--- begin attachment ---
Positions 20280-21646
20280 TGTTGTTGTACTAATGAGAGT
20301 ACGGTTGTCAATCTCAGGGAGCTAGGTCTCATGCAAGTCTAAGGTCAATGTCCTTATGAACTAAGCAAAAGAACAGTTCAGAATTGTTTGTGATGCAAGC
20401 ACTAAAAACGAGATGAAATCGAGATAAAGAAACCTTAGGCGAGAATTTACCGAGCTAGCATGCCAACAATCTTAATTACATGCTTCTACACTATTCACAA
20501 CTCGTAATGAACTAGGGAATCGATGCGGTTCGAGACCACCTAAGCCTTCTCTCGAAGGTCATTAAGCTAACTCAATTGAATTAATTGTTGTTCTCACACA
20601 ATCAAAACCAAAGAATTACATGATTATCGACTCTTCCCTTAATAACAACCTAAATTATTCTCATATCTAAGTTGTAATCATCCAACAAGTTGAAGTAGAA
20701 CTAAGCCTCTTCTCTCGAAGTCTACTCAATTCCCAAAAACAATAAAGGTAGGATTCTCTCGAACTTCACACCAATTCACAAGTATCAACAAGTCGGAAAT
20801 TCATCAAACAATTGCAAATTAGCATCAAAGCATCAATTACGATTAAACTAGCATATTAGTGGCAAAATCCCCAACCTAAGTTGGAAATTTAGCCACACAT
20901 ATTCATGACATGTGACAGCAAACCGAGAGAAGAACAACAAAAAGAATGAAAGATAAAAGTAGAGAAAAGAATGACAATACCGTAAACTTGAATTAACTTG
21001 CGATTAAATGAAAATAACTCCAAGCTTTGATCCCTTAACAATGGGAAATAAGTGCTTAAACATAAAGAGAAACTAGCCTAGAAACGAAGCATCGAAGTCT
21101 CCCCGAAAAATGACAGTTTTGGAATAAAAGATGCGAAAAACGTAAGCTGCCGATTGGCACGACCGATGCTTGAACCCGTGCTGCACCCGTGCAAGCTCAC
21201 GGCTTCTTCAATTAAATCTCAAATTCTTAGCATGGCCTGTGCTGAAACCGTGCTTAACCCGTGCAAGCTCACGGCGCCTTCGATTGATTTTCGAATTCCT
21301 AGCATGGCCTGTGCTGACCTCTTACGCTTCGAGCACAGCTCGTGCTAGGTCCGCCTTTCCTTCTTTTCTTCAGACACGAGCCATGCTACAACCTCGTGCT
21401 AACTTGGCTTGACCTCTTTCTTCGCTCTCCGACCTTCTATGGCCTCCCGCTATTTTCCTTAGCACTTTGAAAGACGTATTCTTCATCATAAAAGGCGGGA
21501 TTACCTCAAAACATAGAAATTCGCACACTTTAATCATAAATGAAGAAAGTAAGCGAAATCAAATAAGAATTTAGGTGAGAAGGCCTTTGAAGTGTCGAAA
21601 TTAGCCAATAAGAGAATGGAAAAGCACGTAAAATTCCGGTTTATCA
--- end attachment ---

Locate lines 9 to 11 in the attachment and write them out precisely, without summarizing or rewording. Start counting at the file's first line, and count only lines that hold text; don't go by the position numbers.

20901 ATTCATGACATGTGACAGCAAACCGAGAGAAGAACAACAAAAAGAATGAAAGATAAAAGTAGAGAAAAGAATGACAATACCGTAAACTTGAATTAACTTG
21001 CGATTAAATGAAAATAACTCCAAGCTTTGATCCCTTAACAATGGGAAATAAGTGCTTAAACATAAAGAGAAACTAGCCTAGAAACGAAGCATCGAAGTCT
21101 CCCCGAAAAATGACAGTTTTGGAATAAAAGATGCGAAAAACGTAAGCTGCCGATTGGCACGACCGATGCTTGAACCCGTGCTGCACCCGTGCAAGCTCAC